Attaching a shed to a garage can save space, construction time and money. It eliminates the need for one wall. Attached sheds can be built like standalone sheds and finished with siding to match the garage or they can be basic lean-tos that provide a place for wheelbarrows, lawnmowers, gasoline cans and other tools or materials that take up valuable garage space or need to be stored in a more open environment. Some garage sheds are left open on one or both ends to provide easier access.
Things You'll Need
Post hole digger
4-by-4-by-8-inch concrete blocks
1-by-4-inch sheathing boards
Bent metal flashing
1-by-2-inch batten boards
2-by-6-inch door header
Plan the shed. Decide how big to make it and which garage wall to put it on. Build a simple storage shed with post-and-beam construction, concrete block flooring, corrugated roofing and board-and-batten siding that can be painted to match the garage. Attach the shed to the existing siding of the garage, assuming that is wood.
Lay out the shed dimensions along the garage wall using a tape measure. Mark a spot for posts at corners and at least every 8 feet between. Dig holes with a post hole digger and set 4-by-4-inch posts in concrete, checking with a level to make sure they are plumb in all directions and the same distance from the garage wall. Set the posts about a third of the finished height; use 12-foot posts set 3 feet deep to create a 9-foot roof with an 8-foot interior. Let the concrete dry.
Nail a 2-by-4-inch ledger or support board horizontally on the garage wall a few inches higher than the top of the posts; vary this with the width of the shed, a wider shed requiring more elevation. Nail it with a hammer and framing nails to the studs in the garage wall. Check the ledger with a level. Nail 2-by-4 boards on top of the posts and other 2-by-4s vertically to the garage wall to match the 4-by-4 posts, with the 4-inch side to the wall.
Make a floor of solid 4-by-4-by-8-inch concrete blocks. Dig out the floor area 8 inches deep, lay down 3 inches of compacted gravel and an inch of sand. Place landscape fabric over the dirt if weeds are likely to be a problem. Set blocks in the sand and level them. Use half blocks to adjust the flooring around the posts and to stagger the joints of the full blocks. Sweep dry cement into the gaps with a broom and dampen it with a garden hose to set the flooring solidly.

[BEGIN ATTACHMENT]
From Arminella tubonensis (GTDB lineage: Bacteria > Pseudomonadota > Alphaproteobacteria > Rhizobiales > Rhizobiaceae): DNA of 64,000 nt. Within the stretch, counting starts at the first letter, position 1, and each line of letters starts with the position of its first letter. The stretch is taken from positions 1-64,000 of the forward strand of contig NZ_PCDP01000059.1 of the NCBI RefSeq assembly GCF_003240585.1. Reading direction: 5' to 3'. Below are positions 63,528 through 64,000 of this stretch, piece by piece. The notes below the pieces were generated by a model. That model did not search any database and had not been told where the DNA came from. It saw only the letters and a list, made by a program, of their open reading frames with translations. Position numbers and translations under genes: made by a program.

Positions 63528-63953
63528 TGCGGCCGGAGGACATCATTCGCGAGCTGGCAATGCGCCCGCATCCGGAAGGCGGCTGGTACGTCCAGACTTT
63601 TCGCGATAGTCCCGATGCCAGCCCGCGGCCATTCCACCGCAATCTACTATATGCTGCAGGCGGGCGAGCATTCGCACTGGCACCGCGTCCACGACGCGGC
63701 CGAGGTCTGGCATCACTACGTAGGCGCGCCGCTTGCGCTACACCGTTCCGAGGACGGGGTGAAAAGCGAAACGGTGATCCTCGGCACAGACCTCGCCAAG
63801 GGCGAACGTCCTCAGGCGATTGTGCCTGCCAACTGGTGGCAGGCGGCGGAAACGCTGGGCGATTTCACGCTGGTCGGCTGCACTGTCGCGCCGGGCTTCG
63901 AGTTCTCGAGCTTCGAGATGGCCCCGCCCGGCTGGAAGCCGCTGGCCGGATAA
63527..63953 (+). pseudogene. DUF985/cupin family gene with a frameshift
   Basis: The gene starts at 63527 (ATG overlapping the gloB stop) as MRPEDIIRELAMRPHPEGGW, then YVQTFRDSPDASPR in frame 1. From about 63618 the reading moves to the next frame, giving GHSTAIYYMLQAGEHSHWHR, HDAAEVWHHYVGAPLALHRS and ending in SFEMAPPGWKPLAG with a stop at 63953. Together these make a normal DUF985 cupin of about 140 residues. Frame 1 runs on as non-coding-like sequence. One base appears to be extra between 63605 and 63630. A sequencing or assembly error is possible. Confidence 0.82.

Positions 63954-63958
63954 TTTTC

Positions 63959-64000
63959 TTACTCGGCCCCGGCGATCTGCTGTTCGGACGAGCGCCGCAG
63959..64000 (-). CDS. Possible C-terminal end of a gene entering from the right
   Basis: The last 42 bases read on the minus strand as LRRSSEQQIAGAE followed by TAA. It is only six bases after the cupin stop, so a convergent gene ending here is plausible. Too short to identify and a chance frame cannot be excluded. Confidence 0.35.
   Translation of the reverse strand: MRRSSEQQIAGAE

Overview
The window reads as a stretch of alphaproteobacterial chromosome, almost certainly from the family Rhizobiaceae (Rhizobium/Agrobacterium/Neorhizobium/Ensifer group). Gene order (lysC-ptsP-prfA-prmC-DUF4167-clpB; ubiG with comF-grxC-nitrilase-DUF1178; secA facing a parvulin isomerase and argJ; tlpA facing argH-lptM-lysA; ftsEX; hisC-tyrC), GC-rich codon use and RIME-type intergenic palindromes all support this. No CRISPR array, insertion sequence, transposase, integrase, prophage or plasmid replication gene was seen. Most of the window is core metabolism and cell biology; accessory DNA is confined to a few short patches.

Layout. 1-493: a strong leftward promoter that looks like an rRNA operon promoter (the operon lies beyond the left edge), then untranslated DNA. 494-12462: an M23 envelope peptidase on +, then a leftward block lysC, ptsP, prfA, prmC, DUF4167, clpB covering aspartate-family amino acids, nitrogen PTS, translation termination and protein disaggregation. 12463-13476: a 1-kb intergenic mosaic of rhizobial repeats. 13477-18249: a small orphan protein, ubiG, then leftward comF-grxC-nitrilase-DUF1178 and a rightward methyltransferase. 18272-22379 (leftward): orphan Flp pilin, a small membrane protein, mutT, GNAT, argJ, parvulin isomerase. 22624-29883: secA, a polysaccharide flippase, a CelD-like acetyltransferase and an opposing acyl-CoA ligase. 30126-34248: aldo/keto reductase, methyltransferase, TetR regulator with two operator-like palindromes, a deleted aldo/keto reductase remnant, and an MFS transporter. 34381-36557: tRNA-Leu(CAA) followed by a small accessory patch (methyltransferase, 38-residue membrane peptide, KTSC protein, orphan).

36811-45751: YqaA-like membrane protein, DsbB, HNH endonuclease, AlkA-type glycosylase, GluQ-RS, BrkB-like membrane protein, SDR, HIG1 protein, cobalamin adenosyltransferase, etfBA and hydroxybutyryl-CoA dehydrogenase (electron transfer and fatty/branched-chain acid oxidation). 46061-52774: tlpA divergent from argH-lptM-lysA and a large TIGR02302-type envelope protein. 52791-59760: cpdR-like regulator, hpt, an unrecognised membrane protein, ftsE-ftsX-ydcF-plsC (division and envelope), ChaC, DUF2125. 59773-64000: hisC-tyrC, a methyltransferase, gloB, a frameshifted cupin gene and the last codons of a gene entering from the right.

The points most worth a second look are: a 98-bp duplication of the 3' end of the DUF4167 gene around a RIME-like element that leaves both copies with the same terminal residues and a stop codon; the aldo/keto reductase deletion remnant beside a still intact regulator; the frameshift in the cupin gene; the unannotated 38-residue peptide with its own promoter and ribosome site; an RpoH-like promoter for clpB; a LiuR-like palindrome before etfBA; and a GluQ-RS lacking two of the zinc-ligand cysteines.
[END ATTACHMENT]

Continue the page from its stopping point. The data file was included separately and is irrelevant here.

Add 2-by-4 braces to connect the posts and the wall boards, nailed to the sides 8 feet above the floor. Put boards on both sides of the posts and wall boards for extra strength. Make rafter braces, 2-by-4s nailed to the top of the ledger board and the 2-by-4 cap on the posts. Don't bother to try to notch these unless the roof slope is severe; just nail flush for a slope of an inch or two.
Put 1-by-4 sheathing strips on the walls and across the rafter boards. These are boards nailed horizontally at the tops and bottoms of the posts and in the center of the wall. Place them end to end across the roof.
Install corrugated metal for a durable and inexpensive roof, nailed to the strips with valleys running away from the garage. Attach roofing to the garage wall with bent metal flashing that goes up the wall and over the roof; seal the top with clear caulk. Cover the walls with board and batten, 4-by-8-foot sheets of plywood nailed vertically to the sheathing strips, with the seams covered by 1-by-4-inch batten boards. Cut plywood with a circular saw to fit the triangular opening at the top of the shed ends.
Make a door on one end. Build a rough frame with a 2-by-6-inch header board at the top of the door opening with a full 2-by-4-inch stud on the outside and shorter studs from the bottom of the header to floor level. Set that frame into the shed opening. Secure it to the top wall brace and with a horizontal base plate nailed to the concrete blocks on each side with concrete nails. Add studs and horizontal braces on either side of the door if necessary.